Guest speaker: Prof. Jordan Ellenberg on Jonah Lehrer’s deceptions

For Monday, we’ll be welcoming Prof. Jordan Ellenberg, from the Department of Mathematics. We’re not going to be watching Cats, but broadway musicals figure into Prof. Jordan Ellenberg’s encounters with Jonah Lehrer.

Our focus will be how Lehrer engaged in a bunch of unethical practices—Professor Ellenberg started finding them, as did many other people. Later, when everything began to crumble for Lehrer, Charles Seife was brought in to investigate. He writes,

“My task was not to decide whether Lehrer got everything right—every journalist makes mistakes and misinterprets things—but to determine whether he recycled, fabricated, plagiarized, or otherwise breached journalistic ethics.

I soon came to the conclusion that he had.”

Jordan Ellenberg, “Six Degrees of Innovation: What Broadway musicals tell us about creativity,” Slate.com, March 23, 2012.

Charles Seife, “Jonah Lehrer’s Journalistic Misdeeds at Wired.com: An investigation reveals evidence of plagiarism, dodgy quotes, and factual inaccuracies.” Slate.com, August 31, 2012.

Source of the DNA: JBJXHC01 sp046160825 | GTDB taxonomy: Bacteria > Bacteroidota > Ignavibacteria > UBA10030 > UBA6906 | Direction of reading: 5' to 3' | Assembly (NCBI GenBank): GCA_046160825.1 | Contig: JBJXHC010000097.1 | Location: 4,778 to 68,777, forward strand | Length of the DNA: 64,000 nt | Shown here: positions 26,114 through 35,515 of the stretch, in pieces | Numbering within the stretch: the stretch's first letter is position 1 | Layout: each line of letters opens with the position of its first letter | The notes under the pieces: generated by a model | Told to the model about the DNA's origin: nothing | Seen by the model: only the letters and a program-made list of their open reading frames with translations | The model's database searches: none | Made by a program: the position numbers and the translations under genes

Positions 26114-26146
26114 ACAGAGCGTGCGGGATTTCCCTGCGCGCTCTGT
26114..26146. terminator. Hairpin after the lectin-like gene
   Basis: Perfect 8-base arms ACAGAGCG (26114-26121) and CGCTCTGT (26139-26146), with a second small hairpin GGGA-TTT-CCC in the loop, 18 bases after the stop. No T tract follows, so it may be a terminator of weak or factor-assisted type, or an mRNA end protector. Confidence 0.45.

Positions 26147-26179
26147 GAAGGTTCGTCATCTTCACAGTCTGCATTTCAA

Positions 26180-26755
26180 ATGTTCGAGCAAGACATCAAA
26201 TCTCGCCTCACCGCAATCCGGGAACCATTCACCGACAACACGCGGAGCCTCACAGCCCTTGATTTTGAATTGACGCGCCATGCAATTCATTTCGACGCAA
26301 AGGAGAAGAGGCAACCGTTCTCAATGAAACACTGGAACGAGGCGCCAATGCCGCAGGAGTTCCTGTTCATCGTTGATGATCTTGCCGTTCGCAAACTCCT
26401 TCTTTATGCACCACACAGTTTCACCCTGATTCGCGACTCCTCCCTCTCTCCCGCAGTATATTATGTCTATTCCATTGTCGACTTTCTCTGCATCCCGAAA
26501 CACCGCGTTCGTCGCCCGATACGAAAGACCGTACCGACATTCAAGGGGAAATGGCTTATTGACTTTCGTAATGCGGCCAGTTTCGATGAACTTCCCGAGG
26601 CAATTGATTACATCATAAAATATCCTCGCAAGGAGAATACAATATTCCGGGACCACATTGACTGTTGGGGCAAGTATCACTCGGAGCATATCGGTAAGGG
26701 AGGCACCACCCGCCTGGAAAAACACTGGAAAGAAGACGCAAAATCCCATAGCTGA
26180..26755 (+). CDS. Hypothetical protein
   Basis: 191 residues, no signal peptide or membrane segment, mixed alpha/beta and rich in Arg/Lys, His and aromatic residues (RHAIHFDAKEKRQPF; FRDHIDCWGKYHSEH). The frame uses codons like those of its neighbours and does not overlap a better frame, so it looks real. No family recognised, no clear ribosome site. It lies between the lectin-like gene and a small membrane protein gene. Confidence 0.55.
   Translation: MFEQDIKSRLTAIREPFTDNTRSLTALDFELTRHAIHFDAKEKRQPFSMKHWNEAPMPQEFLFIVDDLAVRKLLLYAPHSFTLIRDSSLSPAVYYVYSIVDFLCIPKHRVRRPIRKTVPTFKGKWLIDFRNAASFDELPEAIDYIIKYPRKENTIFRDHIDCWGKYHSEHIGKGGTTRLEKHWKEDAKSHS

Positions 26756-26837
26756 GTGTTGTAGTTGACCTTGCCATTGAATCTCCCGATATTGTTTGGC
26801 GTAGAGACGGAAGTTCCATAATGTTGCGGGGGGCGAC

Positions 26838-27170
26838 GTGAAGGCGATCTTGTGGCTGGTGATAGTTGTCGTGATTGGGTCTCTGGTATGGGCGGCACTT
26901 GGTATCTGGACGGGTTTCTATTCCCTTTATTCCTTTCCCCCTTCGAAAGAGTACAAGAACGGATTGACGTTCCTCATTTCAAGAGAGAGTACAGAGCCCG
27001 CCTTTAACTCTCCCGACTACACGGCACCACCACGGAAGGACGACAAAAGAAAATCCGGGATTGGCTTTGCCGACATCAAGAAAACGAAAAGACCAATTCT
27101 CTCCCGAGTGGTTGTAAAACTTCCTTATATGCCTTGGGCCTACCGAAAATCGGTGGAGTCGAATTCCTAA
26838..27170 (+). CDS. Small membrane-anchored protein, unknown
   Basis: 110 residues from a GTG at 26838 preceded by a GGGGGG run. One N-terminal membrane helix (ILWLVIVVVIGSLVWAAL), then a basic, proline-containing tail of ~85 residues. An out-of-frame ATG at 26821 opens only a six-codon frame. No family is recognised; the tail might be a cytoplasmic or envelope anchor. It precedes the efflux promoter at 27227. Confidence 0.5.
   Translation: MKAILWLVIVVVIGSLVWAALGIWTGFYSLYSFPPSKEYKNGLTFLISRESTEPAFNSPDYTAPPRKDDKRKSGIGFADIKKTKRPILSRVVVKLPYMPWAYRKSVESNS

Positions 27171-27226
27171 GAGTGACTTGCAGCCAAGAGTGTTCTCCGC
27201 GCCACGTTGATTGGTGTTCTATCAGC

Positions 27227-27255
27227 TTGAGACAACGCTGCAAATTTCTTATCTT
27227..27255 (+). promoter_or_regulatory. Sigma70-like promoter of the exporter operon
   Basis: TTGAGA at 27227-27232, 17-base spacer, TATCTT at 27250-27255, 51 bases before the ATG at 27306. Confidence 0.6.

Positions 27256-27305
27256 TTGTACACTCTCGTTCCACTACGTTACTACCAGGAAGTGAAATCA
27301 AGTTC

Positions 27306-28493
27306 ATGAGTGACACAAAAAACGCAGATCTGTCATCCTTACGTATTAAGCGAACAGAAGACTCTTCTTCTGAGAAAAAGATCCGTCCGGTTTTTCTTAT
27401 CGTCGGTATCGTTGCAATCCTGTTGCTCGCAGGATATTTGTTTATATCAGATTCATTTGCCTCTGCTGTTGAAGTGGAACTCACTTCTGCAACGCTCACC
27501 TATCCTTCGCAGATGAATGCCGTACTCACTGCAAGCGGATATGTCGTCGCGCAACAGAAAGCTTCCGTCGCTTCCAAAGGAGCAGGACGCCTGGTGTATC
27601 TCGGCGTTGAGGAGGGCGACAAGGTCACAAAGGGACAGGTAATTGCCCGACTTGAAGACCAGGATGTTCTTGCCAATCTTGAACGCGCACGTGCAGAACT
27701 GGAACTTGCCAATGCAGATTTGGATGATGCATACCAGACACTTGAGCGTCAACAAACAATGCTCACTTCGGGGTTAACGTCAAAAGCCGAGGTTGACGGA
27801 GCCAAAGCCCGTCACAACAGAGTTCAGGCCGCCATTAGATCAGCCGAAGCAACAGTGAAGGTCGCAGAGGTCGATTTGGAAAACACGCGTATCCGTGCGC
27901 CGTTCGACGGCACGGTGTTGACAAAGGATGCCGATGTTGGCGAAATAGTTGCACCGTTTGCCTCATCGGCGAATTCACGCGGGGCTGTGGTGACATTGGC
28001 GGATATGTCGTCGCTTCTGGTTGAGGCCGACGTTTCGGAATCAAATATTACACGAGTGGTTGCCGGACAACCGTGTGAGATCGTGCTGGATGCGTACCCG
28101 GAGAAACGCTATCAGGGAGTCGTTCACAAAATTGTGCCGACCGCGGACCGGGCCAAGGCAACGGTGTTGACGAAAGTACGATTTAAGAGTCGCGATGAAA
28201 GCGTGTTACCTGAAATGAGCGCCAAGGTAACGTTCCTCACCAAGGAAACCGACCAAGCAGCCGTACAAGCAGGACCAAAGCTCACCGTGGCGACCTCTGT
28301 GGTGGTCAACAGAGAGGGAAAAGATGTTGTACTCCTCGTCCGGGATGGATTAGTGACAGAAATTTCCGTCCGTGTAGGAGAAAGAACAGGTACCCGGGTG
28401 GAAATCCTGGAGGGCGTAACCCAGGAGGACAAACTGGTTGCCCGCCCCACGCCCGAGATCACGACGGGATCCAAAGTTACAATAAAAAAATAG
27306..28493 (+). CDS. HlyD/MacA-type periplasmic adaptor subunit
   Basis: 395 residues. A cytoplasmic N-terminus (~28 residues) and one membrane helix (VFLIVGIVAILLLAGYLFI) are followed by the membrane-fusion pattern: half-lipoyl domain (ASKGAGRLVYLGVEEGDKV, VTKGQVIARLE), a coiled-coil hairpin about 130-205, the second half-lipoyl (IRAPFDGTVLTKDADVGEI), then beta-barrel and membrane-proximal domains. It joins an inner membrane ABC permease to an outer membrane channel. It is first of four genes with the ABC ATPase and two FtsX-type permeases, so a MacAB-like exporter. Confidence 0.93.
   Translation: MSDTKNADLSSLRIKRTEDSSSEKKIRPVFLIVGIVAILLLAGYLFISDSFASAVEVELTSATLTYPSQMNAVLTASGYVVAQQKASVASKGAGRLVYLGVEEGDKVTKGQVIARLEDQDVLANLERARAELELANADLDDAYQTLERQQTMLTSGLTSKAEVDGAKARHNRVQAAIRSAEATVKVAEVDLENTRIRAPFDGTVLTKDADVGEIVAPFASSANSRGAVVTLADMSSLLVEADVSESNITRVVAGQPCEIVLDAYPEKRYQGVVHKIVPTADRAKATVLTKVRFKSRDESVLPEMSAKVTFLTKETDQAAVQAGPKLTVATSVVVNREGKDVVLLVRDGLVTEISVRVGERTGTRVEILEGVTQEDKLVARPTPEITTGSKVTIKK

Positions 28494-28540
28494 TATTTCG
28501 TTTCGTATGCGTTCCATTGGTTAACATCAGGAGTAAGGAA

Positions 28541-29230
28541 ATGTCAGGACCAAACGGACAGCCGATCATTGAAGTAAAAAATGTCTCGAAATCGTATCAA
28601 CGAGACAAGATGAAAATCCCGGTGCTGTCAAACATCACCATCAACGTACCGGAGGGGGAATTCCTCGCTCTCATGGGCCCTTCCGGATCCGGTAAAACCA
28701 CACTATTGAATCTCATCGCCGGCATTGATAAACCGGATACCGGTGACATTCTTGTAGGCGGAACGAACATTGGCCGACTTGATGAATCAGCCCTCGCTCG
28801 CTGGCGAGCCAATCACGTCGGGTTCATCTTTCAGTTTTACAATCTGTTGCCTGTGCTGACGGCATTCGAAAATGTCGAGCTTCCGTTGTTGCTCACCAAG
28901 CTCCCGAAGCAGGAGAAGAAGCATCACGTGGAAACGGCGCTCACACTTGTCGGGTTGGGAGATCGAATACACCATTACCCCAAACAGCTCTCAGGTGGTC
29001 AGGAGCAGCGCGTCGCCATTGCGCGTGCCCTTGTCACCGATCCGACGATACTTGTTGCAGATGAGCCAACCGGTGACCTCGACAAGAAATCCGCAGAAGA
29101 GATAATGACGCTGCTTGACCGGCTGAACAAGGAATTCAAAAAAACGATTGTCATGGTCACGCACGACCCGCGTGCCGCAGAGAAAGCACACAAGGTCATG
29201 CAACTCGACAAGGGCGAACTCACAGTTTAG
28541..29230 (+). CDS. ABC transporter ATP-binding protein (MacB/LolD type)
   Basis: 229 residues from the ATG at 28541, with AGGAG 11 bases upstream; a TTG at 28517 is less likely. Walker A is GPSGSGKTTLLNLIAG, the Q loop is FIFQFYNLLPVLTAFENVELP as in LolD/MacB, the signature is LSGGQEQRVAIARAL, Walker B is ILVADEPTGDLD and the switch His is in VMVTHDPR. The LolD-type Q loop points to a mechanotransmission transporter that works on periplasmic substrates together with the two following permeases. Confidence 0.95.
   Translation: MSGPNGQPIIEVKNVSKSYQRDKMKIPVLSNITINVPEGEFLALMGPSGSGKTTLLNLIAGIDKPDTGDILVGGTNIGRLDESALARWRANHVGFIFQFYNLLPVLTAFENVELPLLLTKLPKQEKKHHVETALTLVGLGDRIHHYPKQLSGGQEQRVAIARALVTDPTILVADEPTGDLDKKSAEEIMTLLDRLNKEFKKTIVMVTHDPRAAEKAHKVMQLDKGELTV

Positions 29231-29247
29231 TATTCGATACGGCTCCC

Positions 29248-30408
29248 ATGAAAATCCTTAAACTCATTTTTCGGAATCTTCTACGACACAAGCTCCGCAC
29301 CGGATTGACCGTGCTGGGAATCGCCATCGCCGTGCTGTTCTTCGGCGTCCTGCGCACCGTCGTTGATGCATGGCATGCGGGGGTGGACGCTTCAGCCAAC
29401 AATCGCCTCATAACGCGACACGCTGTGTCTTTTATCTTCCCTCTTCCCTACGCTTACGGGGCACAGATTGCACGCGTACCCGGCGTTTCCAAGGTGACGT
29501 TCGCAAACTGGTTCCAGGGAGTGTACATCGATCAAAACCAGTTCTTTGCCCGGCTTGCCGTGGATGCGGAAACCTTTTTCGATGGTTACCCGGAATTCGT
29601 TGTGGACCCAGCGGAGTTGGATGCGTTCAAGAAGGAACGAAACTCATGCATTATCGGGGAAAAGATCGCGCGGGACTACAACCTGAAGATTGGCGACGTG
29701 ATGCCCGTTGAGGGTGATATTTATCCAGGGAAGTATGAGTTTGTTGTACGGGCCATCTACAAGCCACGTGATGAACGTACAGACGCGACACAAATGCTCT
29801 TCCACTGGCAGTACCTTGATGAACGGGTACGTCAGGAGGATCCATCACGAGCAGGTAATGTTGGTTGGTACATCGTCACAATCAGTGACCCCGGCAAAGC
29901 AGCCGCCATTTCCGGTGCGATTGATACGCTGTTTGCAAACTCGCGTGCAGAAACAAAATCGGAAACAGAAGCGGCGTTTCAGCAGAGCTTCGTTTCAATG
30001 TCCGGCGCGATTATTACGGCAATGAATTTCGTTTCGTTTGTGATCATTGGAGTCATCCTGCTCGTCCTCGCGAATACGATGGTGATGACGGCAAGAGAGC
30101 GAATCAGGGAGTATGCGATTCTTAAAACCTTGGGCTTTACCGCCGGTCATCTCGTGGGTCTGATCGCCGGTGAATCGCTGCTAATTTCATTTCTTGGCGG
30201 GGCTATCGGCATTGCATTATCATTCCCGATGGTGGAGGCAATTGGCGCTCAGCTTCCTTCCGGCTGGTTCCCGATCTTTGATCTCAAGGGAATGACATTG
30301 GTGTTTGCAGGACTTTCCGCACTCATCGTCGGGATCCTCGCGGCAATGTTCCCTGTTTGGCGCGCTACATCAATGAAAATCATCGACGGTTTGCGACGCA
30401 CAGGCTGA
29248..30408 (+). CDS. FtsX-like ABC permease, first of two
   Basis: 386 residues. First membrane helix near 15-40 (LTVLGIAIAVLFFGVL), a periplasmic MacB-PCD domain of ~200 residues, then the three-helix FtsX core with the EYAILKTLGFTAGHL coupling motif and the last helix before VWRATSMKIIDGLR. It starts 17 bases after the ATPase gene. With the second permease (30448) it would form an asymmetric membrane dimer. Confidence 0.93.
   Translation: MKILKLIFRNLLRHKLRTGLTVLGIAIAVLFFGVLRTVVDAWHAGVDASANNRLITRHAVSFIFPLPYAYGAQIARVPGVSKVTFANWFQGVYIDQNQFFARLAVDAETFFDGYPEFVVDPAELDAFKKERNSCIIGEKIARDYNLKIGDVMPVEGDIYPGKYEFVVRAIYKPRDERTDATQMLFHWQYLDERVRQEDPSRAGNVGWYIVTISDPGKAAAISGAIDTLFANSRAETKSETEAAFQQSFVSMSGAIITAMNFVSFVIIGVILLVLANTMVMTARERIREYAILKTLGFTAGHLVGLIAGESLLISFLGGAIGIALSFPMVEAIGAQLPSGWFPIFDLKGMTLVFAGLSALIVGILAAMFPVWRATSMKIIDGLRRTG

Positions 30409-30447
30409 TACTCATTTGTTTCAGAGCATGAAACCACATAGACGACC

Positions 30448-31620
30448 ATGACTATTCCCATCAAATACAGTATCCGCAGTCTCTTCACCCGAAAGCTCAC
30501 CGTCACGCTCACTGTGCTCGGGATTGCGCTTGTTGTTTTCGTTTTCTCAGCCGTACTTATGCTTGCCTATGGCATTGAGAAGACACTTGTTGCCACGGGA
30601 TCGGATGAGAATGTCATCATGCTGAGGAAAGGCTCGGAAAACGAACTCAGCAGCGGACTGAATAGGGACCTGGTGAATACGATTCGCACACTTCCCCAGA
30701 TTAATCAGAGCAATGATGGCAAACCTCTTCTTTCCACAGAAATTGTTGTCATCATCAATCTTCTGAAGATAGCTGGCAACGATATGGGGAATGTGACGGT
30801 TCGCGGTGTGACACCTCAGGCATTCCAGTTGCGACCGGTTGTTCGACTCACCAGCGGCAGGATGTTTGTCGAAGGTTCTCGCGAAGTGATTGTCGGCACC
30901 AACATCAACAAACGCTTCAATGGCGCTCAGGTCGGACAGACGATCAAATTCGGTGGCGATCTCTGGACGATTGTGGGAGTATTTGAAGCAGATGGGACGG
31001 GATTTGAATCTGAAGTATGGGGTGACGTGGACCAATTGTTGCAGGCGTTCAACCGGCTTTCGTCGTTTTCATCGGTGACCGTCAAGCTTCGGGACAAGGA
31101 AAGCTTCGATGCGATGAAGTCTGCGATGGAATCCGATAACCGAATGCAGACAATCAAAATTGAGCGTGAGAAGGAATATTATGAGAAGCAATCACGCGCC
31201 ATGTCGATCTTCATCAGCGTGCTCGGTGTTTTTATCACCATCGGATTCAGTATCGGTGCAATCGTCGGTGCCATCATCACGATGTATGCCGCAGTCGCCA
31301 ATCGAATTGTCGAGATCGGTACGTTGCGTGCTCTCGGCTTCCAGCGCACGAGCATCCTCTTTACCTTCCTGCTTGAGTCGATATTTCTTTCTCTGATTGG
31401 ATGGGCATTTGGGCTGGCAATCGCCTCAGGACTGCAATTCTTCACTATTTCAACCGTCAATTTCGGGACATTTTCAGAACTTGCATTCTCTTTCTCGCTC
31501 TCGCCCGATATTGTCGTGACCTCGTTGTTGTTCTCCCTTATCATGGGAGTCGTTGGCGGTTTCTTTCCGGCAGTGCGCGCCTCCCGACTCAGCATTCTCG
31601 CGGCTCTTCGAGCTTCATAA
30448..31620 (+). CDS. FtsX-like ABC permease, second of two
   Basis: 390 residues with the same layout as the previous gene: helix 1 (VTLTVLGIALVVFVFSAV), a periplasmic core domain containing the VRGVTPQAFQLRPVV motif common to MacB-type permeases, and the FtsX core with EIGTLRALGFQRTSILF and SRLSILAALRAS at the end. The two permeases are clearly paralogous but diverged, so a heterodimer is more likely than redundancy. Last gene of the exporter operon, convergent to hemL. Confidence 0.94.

Jonah Lehrer in action:

[AUDIO] Radiolab, “Seeking Patterns,” June 15, 2009. (Lehrer comes in at about 2:20 and talks till 4:15).

[VIDEO] Jonah Lehrer Discusses Creativity, April 24, 2012.

Radiolab first defends Jonah Lehrer on June 22, 2012:

The notion that Jonah is a “plagiarist” is beyond ridiculous.  And the way in which some journalists are jumping up and down, claiming he’s no longer a “writer” but an “idea man” or an example of “male arrogance”…that’s just plain ugly.  There are some useful conversations that can come from this, namely, what does it mean to be a print journalist in the 21st century? What are the rules?  I’ll let the print journalists have that conversation.

What I personally hope doesn’t get lost in all the hand waving is Jonah Lehrer’s body of work. He’s one of the most stunningly original voices I’ve ever encountered. I knew it the moment I first read Proust Was A Neuroscientist. That’s why we’ve had Jonah on the show 17 times, by my count. And that’s why we will have him on again, and again, because he explores and explains with the best of them. And we like to work with the best.

Later, Radiolab is more circumspect, but they still defend him:

Over the last few weeks, we’ve carefully reviewed the many stories that Jonah helped us with, and we stand by the truth of all of these stories. And we stand by the work that Jonah has done for us.

That said, we did find a few minor errors. The mistakes have been corrected.

Some links:

Six Degrees of Innovation: What Broadway musicals tell us about creativity, by Jordan Ellenberg

Jordan’s blog: http://quomodocumque.wordpress.com/

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